Marduk, the sun-god and master of the concrete and formative principles, conquered Tiamat, the personification of the watery abstract and formlessness. [7] As the emblem of order, Marduk's triumph leads to the taming of the originating genesis of chaos. [29] Marduk's defeat of Tiamat may represent the history victory of Bel Marduk's followers over the worshippers of the serpent-deity Hea / Ea. [5]

Cult members re-enacted this battle every year in the New Year Festival. [28] In ancient times, it was the best-loved festival in Mesopotamia, lasting eleven days. People carried in idols from neighboring states into the main city. Rituals reenacted Marduk's victory over the dragon Tiamat. The king played the role of Marduk, participating in various challenges. The gathered crowds so confirmed the rule of the supreme deity and so acknowledged the king as his representative. [29]

Evolution of Tiamat / Tihamtu

Daily life in Ancient Mesopotamia was difficult. The mythology of many different groups intermingled, and both internal and external conflicts became reflected in the cosmogony, such as the younger deities of order fighting the primordial gods for power. [26] Traces of an earlier cosmology in Ancient Mesopotamia include a Triad of deities: Anu, deity of Heaven and Universal Father; Bel / Belus, the Ruler of the Earth; and Hea / Ea (later, the Babylonian Enki), Lord of the Sea and Lord of Wisdom. [4] In the original cosmogony of the Akkadians, no Dragon of Evil existed; instead, the Watery Deep (or Watery Space), where chaos abided, was the home of the Serpent-God of Wisdom, Hea. [5] His titles included The Intelligent Fish, The Incognisable and Infinite, and the Revealer of Knowledge. People perceived Hea with an affectionate, even fatherly, disposition toward human welfare. [5] The word 'Hea' can be interpreted to mean either 'life' or 'serpent,' [5] and the serpent symbolized Hea. [4] Early on, the Babylonians connected this deity with the Euphrates, known to them as 'the river of the snake.' [5] Later, Hea became identified with Tiamat. [4]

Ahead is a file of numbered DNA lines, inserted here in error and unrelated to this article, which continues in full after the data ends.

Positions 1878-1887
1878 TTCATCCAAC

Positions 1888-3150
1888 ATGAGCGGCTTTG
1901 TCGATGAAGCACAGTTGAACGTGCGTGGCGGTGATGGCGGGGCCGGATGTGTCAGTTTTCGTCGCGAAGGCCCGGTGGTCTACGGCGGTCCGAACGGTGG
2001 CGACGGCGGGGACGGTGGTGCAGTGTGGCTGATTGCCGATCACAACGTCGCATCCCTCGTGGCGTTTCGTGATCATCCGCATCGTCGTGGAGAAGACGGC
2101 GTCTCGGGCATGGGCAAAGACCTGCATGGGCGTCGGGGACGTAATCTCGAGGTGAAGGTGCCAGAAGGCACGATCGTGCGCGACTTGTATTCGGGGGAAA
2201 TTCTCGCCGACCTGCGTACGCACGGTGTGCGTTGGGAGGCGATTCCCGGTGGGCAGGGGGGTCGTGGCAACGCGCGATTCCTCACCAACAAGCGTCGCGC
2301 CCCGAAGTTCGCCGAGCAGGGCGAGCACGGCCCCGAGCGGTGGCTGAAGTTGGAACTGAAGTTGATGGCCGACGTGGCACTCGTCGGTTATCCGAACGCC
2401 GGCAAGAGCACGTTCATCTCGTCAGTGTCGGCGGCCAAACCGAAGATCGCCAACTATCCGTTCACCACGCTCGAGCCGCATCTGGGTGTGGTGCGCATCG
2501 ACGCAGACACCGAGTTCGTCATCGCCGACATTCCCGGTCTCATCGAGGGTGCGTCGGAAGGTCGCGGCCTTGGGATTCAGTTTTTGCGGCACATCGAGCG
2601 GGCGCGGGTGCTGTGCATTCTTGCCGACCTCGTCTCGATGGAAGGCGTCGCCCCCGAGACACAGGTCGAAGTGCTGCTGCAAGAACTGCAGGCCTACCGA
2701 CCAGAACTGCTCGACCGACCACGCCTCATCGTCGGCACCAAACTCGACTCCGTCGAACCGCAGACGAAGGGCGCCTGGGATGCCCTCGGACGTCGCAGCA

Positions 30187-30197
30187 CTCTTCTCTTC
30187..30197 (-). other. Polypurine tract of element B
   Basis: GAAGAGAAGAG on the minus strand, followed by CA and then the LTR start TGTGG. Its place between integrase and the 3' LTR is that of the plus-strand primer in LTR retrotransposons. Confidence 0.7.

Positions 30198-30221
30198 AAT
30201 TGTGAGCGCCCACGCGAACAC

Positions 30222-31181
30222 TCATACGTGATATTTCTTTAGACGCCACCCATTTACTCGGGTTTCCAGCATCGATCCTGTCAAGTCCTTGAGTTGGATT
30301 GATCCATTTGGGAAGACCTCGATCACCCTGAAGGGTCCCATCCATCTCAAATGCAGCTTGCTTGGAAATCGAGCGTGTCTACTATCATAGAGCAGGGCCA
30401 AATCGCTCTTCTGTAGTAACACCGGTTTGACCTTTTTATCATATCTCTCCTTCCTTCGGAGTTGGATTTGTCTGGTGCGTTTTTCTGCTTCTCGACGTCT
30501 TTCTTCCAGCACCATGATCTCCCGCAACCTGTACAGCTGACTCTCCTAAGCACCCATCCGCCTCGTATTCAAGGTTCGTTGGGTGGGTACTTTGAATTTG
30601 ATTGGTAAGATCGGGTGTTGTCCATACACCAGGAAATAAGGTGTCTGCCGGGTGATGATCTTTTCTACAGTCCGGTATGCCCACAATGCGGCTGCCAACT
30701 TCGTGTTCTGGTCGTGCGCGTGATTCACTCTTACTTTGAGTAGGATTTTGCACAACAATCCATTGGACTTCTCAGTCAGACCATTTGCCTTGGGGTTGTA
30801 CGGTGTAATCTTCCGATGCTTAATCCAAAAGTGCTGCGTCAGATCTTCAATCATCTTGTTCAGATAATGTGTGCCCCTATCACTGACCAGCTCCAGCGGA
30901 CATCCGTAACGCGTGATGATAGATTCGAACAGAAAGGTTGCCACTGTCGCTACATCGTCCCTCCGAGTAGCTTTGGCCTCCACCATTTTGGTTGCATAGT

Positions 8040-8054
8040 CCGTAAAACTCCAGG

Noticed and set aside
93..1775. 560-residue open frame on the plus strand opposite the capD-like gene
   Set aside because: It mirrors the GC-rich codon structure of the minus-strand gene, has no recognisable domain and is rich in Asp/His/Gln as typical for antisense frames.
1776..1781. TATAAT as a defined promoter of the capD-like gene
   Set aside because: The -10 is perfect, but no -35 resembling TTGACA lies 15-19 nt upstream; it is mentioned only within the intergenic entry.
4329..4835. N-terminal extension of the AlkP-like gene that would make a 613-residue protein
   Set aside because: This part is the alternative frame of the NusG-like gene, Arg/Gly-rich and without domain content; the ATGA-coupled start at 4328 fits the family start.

The earliest written records of the Akkadians date to 4500 BC, when they were the dominant people of Babylon, and they had many beliefs around serpent-worshiping, [3] especially in relation to Hea. The Serpent God of Wisdom was encircled and infinite to the early Akkadians. [5] Babylonian Theogeny eventually adopted Tiamat as chaos personified and that which existed before even the gods. [4]

The symbols changed significance with the introduction of dualism. The Infinite Ocean, or the Abyss, no longer was identified with Divine Wisdom, but instead with the source of evil and misfortune. [6] Thus, Hea became identified with the Tiamat, [4] either an enormous watery serpent [27] or an immense dragon, [2] the personification of Chaos that existed before the gods. [4] The younger gods attempted to carve order out of the primordial chaos; [10] thus, a war erupted between the primeval deities and their younger counterparts. [7] Once Hea was associated with Tiamat, the Deity of Wisdom became the source of all misfortune and evil. [6] The dragon and the powers of chaos, or evil, began a war for control of the universe against the pantheon of order. The dualistic nature of this story, however, comes from a late phase of thought. [7]